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There Really Is a Difference!: A Comparison of Covenant and Dispensational Theology
There Really Is a Difference!: A Comparison of Covenant and Dispensational Theology
by Renald E. Showers
Edition: Paperback
Price: $9.71
96 used & new from $0.01

85 of 124 people found the following review helpful
1.0 out of 5 stars terrible, January 4, 2005
This is a terrible book. It isn't really a comparison of the two views, as it presents itself to be, primarily because it really only presents one view, that being the Dispensationalist view. The author gives a cursory reading of what he sees as the major points of Covenant Theology, but he mostly just uses it as a foil for his presentation of Dispensationalist Theology. Most of the book consists of arguments consisting of a brief reading of the Covenant view followed by a more thorough reading of the Dispensationalist view and then a discussion of how Scripture supports the Dispensationalist view.

The author does not present the two views in a fair-minded way. He does not use first-class sources for the Covenant view. He often uses scripture out of context, and fills words with dubious meanings without justification or argument. There is no bibliography per se, just a list of references in the end notes, so the book doesn't even really serve as a jumping-off point for a more thorough study of the questions it covers.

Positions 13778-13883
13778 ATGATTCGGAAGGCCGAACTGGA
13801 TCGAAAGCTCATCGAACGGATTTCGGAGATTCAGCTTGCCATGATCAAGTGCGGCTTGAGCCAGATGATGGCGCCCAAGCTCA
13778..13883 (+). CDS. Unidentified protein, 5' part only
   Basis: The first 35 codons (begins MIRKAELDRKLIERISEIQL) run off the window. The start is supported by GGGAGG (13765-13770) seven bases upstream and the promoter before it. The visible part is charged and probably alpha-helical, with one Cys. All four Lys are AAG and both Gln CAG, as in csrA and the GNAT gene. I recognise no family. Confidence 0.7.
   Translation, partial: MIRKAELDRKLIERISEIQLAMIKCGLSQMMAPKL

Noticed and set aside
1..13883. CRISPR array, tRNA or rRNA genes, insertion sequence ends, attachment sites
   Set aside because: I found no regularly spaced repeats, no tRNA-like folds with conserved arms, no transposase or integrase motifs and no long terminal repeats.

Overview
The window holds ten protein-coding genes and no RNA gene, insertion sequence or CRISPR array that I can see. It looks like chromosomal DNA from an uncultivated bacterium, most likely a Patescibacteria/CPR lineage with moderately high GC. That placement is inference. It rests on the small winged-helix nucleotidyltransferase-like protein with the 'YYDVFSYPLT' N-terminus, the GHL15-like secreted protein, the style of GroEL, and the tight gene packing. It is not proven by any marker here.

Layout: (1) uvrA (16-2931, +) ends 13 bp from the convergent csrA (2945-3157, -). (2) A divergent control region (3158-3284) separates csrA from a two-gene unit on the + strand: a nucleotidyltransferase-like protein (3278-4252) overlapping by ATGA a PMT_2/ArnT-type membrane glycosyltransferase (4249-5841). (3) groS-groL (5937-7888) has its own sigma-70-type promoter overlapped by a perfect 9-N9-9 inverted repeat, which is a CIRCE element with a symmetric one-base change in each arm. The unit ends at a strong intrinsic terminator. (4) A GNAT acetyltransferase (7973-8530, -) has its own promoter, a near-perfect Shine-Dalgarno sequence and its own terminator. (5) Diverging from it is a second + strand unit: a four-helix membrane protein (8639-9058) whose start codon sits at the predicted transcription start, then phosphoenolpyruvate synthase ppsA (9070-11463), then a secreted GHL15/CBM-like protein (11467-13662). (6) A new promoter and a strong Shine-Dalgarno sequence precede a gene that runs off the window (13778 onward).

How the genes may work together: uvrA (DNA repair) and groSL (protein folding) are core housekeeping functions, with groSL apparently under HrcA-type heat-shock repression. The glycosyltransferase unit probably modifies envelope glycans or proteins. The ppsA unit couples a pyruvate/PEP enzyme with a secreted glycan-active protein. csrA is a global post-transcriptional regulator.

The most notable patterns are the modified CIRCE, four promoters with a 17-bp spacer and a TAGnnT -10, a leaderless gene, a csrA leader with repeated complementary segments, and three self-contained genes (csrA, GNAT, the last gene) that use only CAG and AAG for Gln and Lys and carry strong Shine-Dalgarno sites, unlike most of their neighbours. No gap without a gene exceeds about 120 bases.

This is not a scholarly book. It isn't a good book. This is a book for people who are already solidly on the Dispensationalist side of the fence and want their current position supported. I recommend running away from this book with all possible speed.


In the Aeroplane over the Sea
In the Aeroplane over the Sea
Price: $11.99
35 used & new from $7.16

2 of 4 people found the following review helpful
5.0 out of 5 stars why we're all sorry, December 19, 2004
This album is the reason we're all sorry Jeff Mangum stopped making music. Well, stopped making pop music, anyway. This album is a quirky meditation on sex, death, and Anne Frank, and it sounds like your standard four-piece pop ensemble bedded down with a Salvation Army band (remember Rainy Day Women, kids?) and woke up a week later expecting, well, this.

This isn't just a great album; it's also unexpected. Like the way Revolver came after Rubber Soul, or Nevermind after Bleach. There's very little in On Avery Island that anticipates the feel of this album, yet they seem somehow to be of a piece.

I would have loved to have been at the meeting at Merge where Mac and company got to hear this for the first time. It's just so totally different. In a good way.

Also, if you get a chance to hear any tapes or MP3s from the tour supporting this album, hear them. They've really got that "a whole lot more, but not for a whole lot longer" feel to them.

Buy. Enjoy. Or not. You can sell this baby back for most of what you paid for it. Honest.


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